Nov 272011
 

Welcome to part 2 of my weekly series examining different methods of storytelling in video games. Last week I talked about one of the more prominent styles of storytelling, the silent protagonist. I determined that if used correctly, the silent protagonist method can work, but for the most part it is becoming outdated. This week, I’m going to take a look at something I mentioned briefly last week, and that is the idea of player choice. This applies to games that allow the player to select every line of the main character’s dialogue, or to games that put a large emphasis morality based decision making. Like last week, I’m going to look at some games that use these methods effectively, and some that do not, and then discuss the overall merit of player choice.

Baldur's Gate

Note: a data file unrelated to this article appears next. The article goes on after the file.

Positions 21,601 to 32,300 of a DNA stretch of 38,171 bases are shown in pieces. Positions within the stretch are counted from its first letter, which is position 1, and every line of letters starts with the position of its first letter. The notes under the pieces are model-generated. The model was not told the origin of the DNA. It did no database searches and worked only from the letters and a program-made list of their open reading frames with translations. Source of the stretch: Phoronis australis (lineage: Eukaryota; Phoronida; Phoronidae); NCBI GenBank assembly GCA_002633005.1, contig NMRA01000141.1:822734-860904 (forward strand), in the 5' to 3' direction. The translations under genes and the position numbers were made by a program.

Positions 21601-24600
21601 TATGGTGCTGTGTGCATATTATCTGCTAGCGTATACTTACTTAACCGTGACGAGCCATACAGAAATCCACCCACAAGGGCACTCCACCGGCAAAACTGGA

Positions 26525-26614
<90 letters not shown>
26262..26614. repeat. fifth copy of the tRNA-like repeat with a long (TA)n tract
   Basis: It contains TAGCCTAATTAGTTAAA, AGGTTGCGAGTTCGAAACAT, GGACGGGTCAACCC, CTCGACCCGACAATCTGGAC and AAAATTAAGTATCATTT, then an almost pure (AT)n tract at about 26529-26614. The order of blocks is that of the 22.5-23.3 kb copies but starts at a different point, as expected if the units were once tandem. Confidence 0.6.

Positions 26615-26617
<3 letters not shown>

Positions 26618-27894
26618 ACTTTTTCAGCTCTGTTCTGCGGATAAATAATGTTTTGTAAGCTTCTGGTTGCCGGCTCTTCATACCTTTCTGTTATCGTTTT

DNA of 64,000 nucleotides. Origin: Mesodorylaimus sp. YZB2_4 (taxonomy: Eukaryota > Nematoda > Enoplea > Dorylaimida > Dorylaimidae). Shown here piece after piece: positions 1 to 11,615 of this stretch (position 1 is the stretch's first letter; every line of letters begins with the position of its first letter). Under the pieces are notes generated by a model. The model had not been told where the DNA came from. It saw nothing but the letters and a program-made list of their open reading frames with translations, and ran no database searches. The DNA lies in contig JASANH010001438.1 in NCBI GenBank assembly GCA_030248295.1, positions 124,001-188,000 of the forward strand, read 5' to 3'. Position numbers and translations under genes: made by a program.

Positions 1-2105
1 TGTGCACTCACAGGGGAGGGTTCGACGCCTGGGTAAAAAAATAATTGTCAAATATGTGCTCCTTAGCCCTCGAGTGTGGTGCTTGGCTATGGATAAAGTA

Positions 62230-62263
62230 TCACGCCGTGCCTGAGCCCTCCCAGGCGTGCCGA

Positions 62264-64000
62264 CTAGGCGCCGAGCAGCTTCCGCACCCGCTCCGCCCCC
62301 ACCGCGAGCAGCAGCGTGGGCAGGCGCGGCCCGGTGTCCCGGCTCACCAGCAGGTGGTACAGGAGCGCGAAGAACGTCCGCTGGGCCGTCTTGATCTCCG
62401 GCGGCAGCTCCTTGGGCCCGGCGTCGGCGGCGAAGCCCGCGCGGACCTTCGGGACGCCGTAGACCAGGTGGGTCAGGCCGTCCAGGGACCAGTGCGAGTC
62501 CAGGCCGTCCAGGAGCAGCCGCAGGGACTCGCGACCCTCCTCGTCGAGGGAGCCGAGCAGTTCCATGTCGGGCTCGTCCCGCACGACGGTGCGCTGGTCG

When looking at games that use the idea of player choice in one form or another, a pattern becomes clear; most of them are western role playing games. That isn’t to say that all of them are, but a large majority fall into that category. This is because western role playing games have their roots in pen and paper role playing games such as Dungeons and Dragons, and player choice is an essential element of that type of experience. Player choice is one of the core elements of playing a role, and is something that many so-called RPGs seem to be lacking. When it comes to dialogue choices and moral decision making, Bioware is the first developer that comes to mind. Since Baldur’s Gate came out back in 1998, Bioware has been known for fantastic writing and clever implementation of player choice. However, because this series is more about the current state of storytelling in games, I’m going to focus on their modern games; meaning Dragon Age: Origins and the Mass Effect series.